Saturday, September 12, 2009

The Audacity Of Imperialism

President Obama has worked hard the past eight months to reassure the rest of the world that his administration would return to traditional diplomacy as the cornerstone of US foreign policy, rather than relying solely on guns and bombs to get our way. He continues to search for ways to engage North Korea and Iran in talks on their respective nuclear weapon ambitions and he has worked with other nations to assist the US in getting these two countries to the table. His State Department, led by Secretary of State, Hillary Clinton, has worked diligently to repair ties with Asia, Africa, and Latin America, ties frayed by disuse or abuse by the Bush administration.

As welcome and as laudable as all of these efforts are, however, they are being offset by the continuation of the sabre rattling which was the hallmark George W. Bush. The latest incident involves some threats by Admiral Mike Mullin, head of the Joint Chiefs of Staff, directed toward Pakistan. Needless to say, Admiral Mullin's comments were not well-received by Pakistan.

From an editorial in Pakistan's The Nation:

WHILE the warning by US Joint Chiefs of Staff Admiral Mike Mullen that the US would conduct unilateral strikes inside Pakistan to pursue those who had attacked US citizens is an attempt to mount pressure on Pakistan to expand its military operation from Malakand to Waziristan, it also shows erratic swings in the US policy towards Pakistan. What is more, he exuded confidence in saying that the Pakistan government had no objection to such strikes.

What he means is that the US in the event of some attack either on its citizens or homeland would be launching a ground attack on Pakistan's soil, a strategy that is based on US's perception of Pakistan as a militant safe haven. This, in addition to the predator strikes, makes for a deadly combination that will greatly destabilize the country. The last time the US launched a ground offensive against Pakistan was in 2008 in Angoor Ada, a village close to the Pak-Afghan international border that claimed a number of innocent lives. Admiral Mullen fails to notice a key point that adventurism of this sort constitutes a gross violation of Pakistan's sovereignty and territorial integrity. Repercussions of such a move at a time when a political government holds office would be grave. Keeping in view the ordinary Pakistanis who will hardly ever tolerate presence of US forces, the storm of popular protests and the chaos that would follow it would greatly undermine a nascent democracy and its attempts to take root. ...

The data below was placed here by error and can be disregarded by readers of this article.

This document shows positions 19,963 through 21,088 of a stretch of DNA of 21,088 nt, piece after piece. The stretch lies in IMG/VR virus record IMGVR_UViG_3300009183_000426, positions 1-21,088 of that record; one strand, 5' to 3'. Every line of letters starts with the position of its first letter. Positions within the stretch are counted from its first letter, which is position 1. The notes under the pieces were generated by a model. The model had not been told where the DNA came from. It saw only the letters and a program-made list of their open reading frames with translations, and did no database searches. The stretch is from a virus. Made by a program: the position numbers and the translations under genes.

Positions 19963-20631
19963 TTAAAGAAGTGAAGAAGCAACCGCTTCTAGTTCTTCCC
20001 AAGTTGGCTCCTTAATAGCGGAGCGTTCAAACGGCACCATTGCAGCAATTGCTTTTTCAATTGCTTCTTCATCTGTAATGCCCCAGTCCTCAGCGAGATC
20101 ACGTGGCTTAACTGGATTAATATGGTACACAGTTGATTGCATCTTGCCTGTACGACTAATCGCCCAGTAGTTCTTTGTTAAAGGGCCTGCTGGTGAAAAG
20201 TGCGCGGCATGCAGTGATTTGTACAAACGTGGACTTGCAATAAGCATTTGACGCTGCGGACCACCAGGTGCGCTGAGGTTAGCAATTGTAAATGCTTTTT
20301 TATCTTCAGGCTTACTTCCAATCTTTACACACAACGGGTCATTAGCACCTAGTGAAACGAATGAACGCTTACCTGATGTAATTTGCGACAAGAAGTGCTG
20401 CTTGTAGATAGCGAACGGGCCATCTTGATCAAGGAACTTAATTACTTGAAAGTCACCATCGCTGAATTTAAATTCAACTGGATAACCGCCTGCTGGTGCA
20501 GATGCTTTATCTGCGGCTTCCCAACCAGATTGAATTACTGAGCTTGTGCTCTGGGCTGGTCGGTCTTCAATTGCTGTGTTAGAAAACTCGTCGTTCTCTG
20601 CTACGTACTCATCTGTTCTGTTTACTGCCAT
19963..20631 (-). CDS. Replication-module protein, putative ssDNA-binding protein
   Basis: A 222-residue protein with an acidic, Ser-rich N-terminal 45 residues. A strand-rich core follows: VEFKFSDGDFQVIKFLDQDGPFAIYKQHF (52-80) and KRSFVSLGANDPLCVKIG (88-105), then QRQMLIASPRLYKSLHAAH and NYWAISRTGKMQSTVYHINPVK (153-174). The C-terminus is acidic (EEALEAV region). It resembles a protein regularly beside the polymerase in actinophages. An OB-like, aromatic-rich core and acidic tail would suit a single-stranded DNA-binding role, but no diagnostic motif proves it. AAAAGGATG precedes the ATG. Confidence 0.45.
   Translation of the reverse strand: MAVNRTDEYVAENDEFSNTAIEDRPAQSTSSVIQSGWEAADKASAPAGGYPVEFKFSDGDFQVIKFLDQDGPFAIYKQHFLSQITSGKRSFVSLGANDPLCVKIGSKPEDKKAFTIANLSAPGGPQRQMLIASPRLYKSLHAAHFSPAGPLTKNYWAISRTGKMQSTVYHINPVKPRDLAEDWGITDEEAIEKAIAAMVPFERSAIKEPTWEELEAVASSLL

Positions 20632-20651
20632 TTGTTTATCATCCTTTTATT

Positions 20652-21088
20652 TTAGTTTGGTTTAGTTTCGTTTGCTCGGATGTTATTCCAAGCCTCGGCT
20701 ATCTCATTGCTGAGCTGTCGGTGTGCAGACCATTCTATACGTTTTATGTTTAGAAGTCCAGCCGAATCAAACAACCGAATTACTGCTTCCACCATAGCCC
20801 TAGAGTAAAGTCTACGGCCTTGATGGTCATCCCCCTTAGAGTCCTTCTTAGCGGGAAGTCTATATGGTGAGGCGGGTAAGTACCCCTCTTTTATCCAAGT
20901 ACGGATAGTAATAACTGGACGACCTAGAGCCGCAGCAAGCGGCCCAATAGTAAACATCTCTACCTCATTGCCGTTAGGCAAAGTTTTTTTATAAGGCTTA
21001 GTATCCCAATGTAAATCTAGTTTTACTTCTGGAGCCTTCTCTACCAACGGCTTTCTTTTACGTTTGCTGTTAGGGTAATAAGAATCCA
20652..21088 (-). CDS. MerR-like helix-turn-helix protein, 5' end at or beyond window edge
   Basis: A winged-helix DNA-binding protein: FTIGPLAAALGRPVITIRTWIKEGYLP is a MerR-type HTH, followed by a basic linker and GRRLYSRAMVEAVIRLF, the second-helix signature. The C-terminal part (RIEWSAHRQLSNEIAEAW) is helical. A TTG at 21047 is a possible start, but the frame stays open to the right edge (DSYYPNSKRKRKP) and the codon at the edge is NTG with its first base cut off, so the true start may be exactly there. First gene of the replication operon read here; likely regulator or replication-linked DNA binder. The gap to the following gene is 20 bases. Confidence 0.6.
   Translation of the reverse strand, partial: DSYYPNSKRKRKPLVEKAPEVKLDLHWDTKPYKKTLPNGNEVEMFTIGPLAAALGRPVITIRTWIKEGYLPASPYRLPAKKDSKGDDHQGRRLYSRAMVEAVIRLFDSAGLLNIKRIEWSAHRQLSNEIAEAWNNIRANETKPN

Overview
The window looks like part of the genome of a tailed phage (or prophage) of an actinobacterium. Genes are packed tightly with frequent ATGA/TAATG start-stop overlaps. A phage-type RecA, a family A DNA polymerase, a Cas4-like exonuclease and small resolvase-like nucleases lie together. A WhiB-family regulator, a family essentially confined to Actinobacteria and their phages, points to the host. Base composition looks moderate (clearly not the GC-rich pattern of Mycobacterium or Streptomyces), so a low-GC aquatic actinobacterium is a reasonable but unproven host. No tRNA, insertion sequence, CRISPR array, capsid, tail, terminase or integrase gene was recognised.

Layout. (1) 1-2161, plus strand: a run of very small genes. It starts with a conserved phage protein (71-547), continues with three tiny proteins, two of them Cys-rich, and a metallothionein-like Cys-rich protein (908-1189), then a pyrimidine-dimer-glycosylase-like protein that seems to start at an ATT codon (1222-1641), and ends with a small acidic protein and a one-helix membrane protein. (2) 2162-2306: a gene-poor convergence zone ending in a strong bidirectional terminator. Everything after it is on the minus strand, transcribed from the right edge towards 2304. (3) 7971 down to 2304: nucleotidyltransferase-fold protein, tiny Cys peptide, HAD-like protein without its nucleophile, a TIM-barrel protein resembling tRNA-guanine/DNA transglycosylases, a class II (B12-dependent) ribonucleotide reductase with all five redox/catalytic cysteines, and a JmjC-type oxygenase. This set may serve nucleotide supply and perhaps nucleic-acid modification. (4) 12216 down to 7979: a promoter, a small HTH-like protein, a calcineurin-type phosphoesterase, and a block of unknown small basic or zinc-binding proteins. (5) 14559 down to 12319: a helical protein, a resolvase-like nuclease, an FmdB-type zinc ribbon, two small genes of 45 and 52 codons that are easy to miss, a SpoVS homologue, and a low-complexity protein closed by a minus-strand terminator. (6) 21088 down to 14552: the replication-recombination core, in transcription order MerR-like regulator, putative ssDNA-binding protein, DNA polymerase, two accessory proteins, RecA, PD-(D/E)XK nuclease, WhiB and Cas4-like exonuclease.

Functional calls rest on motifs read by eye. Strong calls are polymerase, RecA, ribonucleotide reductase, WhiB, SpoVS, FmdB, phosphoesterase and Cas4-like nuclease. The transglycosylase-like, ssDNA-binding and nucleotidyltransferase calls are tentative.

[Emphasis added]

Yes, Pakistan has a very leaky border with Afghanistan mostly because of the rugged geography of the area, and, yes, the Taliban have been using that porousness to great advantage. Still, even assuming the US has the right to continue the war in Afghanistan (and I clearly do not so assume), the US has no right to unilaterally invade Pakistan with drones, special operatives, or troops. Admiral Mullin claims that the US has the permission of Pakistan for such actions, but I don't think an after-the-fact "By the way, we hit one of your villages a few hours ago," qualifies as permission.

What is so maddening about this sabre rattling is that Pakistan has finally moved out from under the military rule of the past decades and have in place a civilian government which was duly elected. The Pakistani military still wields considerable power and the current government is weak by comparison, but destabilizing that civilian government by what the people of Pakistan see as further US imperialism does us no good whatsoever, and certainly doesn't help the people of Pakistan.

Continuing the Bush tradition in this area of the world also belies all of the other diplomatic efforts of the Obama White House. The war in Afghanistan is now Mr. Obama's war, and it appears to be as open-ended as Bush's war in Iraq. Both wars were ill-advised, both have no real reason to continue. Congress and the American people need to step in and to reign in the president on this madness.

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